Buckling under blackmail

Quota riots: Demands for reservation hinges on fear of losing ground to 'others' in Haryana

Buckling  under  blackmail
If only Chief Minister Manohar Lal Khattar had accepted the Jat’s demand for quota earlier, several lives would have been saved and the state could have escaped the ignominious resemblance of a riot-hit zone. Caught in the labyrinth of appeasing non-Jats, his core constituents, Khattar’s naivety allowed the protest to spiral out of control. The Jats constitute 27% of Haryana’s population. But beyond the numbers, this community has long influenced policy determinants and impacted the political discourse in the region.
 
Though the demand is not new, but this time around, the Jats were dealing with an all new set of incumbents of the saffron party–many first-timers like Khattar and those bereft of administrative experience. The agitation did not escalate overnight. The protesters had kept the ammunition dry for that all-explosive strike that shook everything, from the state establishment to the Centre that buckled under blackmail. The government, by then, was helpless and left with little choice.

The intelligence agencies faltered to make a real assessment of what was about to unfold. State authorities saw it perhaps as a mere tempest in a teapot. But a lot more was brewing.

The bloody agitation has ebbed now. But unambiguous fault lines have been etched. The stir has created, rather escalated, a caste divide between the Jats and the non-Jats. The killings, arson and looting have deeply damaged the social fabric of the state. How else does one describe the cold blooded targeting of houses, vehicles, shops, malls, hotels of non-Jats by the mob, not to speak of rape of non-Jat women.

The conspiracy angle is being probed. Senior Congress leader Virender, ex-adviser to former chief minister B S Hooda and few others have been booked for sedition and inciting violence. Another critical failure of the state machinery was in dealing with the violent mob. Curfew clamped in many parts did not have the desirable effect. The police–mostly Jats–were bystanders as all hell broke loose.

Jats have been staking claim to the OBC quota since decades. The demand wasn’t met until the fag end of the second term of the Hooda government. In March 2014, the UPA government issued a notification for inclusion of Jats from nine states, including Haryana, in the Central OBC list. In May 2015, the Supreme Court struck down the notification.
As the agitation turned violent and spread across Haryana and even to neighbouring states, to pacify the agitators, the state government assured that it would introduce the Jat quota bill in the ensuing Budget session.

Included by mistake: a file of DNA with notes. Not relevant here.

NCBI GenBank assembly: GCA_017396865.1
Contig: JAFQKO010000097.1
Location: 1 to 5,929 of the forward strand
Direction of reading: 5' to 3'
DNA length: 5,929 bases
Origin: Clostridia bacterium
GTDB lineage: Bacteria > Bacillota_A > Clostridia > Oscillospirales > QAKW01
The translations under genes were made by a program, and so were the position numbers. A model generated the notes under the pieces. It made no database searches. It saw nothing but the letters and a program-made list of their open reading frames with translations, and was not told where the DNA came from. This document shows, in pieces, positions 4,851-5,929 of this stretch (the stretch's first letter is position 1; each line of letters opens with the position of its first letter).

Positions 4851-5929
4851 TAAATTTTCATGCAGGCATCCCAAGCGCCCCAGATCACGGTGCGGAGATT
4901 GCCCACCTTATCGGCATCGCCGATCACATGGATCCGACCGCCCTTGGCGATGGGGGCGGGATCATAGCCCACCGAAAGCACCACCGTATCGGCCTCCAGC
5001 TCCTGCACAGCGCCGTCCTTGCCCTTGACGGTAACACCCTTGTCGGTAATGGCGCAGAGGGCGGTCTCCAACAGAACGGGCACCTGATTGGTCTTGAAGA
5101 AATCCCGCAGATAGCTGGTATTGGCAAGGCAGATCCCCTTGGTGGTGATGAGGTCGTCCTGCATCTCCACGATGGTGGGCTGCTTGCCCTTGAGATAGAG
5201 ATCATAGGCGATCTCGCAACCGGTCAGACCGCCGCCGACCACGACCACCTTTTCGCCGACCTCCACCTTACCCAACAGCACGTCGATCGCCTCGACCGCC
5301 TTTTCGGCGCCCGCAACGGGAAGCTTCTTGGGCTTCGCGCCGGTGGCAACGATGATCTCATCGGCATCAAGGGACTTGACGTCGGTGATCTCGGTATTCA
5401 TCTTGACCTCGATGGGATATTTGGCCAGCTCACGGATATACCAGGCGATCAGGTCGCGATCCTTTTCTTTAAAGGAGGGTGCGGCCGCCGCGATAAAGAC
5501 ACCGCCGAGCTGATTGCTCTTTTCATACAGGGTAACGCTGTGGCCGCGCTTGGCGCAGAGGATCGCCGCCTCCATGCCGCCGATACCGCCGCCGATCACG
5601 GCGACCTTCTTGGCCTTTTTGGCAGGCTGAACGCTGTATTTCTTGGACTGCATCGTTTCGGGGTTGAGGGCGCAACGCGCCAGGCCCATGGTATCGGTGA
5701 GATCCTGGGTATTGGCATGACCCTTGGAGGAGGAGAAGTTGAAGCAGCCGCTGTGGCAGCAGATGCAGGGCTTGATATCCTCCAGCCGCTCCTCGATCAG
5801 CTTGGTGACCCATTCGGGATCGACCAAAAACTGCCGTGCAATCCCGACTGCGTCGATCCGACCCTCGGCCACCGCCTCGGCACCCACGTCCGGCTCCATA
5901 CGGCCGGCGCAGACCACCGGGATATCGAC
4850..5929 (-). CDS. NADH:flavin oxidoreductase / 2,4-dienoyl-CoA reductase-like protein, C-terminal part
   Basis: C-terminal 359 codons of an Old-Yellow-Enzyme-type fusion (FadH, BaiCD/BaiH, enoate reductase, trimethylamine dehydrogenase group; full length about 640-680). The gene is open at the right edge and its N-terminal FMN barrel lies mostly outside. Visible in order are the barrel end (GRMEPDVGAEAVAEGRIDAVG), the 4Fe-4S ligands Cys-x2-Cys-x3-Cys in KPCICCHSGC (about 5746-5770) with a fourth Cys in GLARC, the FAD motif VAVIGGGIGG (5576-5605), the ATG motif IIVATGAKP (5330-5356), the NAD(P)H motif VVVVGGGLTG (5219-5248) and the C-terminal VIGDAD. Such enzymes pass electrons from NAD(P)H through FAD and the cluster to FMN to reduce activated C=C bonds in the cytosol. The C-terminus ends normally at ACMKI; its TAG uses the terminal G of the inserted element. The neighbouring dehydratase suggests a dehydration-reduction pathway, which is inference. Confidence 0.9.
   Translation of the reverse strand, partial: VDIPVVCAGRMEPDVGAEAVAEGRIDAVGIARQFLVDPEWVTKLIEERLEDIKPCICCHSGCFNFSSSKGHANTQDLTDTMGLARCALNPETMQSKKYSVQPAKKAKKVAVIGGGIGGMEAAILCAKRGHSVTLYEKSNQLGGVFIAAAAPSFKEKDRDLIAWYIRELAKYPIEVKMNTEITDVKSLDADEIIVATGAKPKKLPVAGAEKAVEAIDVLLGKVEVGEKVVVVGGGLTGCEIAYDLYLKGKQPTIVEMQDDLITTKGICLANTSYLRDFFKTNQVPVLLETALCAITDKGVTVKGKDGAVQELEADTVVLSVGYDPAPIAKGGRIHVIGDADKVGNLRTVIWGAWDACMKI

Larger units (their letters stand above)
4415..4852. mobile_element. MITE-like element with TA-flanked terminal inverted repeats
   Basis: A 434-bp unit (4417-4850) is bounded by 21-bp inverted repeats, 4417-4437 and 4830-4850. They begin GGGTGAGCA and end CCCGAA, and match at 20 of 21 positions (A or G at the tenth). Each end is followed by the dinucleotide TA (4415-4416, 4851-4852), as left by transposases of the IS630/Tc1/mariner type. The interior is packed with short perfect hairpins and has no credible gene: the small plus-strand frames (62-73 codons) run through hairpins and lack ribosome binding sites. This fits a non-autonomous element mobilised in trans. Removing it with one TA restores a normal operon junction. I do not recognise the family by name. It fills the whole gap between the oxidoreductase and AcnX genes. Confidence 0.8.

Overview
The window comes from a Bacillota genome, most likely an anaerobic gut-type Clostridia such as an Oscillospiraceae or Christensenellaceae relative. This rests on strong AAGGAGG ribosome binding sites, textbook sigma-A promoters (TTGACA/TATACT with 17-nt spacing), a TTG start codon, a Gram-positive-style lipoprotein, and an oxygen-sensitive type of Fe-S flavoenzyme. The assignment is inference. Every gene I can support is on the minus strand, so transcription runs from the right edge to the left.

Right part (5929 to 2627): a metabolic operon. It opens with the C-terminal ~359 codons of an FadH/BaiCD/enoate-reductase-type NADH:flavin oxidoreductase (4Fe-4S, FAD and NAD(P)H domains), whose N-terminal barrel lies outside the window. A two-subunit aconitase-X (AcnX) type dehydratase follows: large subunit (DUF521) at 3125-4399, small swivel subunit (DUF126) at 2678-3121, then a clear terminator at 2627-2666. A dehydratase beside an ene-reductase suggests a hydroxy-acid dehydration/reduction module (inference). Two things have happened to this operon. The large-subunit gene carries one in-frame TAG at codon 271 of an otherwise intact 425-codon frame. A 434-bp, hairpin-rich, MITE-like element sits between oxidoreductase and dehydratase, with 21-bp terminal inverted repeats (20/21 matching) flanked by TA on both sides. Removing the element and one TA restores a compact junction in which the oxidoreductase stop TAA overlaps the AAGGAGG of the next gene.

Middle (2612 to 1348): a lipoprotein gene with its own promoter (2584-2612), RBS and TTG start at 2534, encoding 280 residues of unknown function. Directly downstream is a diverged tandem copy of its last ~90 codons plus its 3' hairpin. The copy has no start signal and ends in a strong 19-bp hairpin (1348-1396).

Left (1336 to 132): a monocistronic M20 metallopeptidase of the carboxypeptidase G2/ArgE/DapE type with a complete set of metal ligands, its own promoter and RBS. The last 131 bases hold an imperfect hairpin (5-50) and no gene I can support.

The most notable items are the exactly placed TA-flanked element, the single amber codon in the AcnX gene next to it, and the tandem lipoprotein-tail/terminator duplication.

Misplaced priorities

The Khattar government is arguably a victim of misplaced priorities. It handled Jat leaders on a piecemeal basis, wining some, losing some. In the bargain, a section of the Jat leadership was left disgruntled and many among them sounded the war cry. Questions are being raised on the intent of the government as well, which led to a build up towards a flashpoint.

The “Saraswati Vandana” in school curriculum, the anti-beef rhetoric etc., dominated much of the political space and public discourse ever since the Khattar regime took over. After all the damage had been done, the BJP central leadership chose to act against its motormouth MP from Kurukshetra Raj Kumar Saini, who is accused of making anti-Jat remarks.

The overt impression Jats got was that the government was appeasing its core constituents at their cost. The disenchantment of Jats with the saffron party has grown stronger by the day. Denials apart, a sizeable section of the Jats took the selection of Khattar, a Punjabi non-Jat as chief minister, with a pinch of salt, after all, it ended the over 18-year-rule dominated by Jat chief ministers in Haryana. Much of the non-Jat votes govt polarised in support of the BJP which won only in a few pockets in Jat-dominated areas that were the epicentre of the stir.

The Khattar regime cannot escape the blame for letting it all spill over. The stir was turning ferocious by the day, but under the garb of showing restraint, the state machinery inadvertently or otherwise, let anarchy prevail. Peace loving citizens could only endure the pain. Khattar may enjoy a clean image, but the state suffered for lack of decisive leadership. His administrative rawness and perhaps want of perceptive political astuteness stood exposed.

Khattar’s image, even among his core constituents, appears to be on the wane. They question if this was the patronage they were looking for when they voted the BJP to power. It may be far-fetched, but a change of guard in Haryana is being talked about. The Centre gave little space to Khattar during truce talks, and Jat leaders like Birender Singh and others have been at the forefront of firefighting to douse whatever remains.     

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